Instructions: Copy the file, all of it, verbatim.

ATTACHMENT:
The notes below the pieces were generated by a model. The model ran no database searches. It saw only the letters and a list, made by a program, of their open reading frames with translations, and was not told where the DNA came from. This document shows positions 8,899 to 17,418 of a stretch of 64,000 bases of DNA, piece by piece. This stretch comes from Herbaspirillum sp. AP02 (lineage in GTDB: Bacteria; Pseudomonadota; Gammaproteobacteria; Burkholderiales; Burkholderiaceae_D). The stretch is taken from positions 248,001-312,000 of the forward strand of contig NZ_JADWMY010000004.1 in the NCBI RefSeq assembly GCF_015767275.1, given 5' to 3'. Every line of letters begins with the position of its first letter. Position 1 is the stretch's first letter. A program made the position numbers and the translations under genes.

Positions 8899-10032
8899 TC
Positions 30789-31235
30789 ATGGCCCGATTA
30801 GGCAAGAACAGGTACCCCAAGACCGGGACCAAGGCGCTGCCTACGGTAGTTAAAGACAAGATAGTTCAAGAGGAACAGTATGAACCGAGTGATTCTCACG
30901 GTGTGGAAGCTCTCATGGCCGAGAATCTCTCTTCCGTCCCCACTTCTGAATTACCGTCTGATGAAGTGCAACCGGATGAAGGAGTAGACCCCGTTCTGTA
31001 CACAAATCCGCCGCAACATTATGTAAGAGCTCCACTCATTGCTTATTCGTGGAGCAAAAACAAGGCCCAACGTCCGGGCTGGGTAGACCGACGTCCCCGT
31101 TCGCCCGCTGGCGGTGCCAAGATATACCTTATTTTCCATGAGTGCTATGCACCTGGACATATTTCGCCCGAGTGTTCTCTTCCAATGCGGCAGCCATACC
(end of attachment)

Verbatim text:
The notes below the pieces were generated by a model. The model ran no database searches. It saw only the letters and a list, made by a program, of their open reading frames with translations, and was not told where the DNA came from. This document shows positions 8,899 to 17,418 of a stretch of 64,000 bases of DNA, piece by piece. This stretch comes from Herbaspirillum sp. AP02 (lineage in GTDB: Bacteria; Pseudomonadota; Gammaproteobacteria; Burkholderiales; Burkholderiaceae_D). The stretch is taken from positions 248,001-312,000 of the forward strand of contig NZ_JADWMY010000004.1 in the NCBI RefSeq assembly GCF_015767275.1, given 5' to 3'. Every line of letters begins with the position of its first letter. Position 1 is the stretch's first letter. A program made the position numbers and the translations under genes.

Positions 8899-10032
8899 TC
Positions 30789-31235
30789 ATGGCCCGATTA
30801 GGCAAGAACAGGTACCCCAAGACCGGGACCAAGGCGCTGCCTACGGTAGTTAAAGACAAGATAGTTCAAGAGGAACAGTATGAACCGAGTGATTCTCACG
30901 GTGTGGAAGCTCTCATGGCCGAGAATCTCTCTTCCGTCCCCACTTCTGAATTACCGTCTGATGAAGTGCAACCGGATGAAGGAGTAGACCCCGTTCTGTA
31001 CACAAATCCGCCGCAACATTATGTAAGAGCTCCACTCATTGCTTATTCGTGGAGCAAAAACAAGGCCCAACGTCCGGGCTGGGTAGACCGACGTCCCCGT
31101 TCGCCCGCTGGCGGTGCCAAGATATACCTTATTTTCCATGAGTGCTATGCACCTGGACATATTTCGCCCGAGTGTTCTCTTCCAATGCGGCAGCCATACC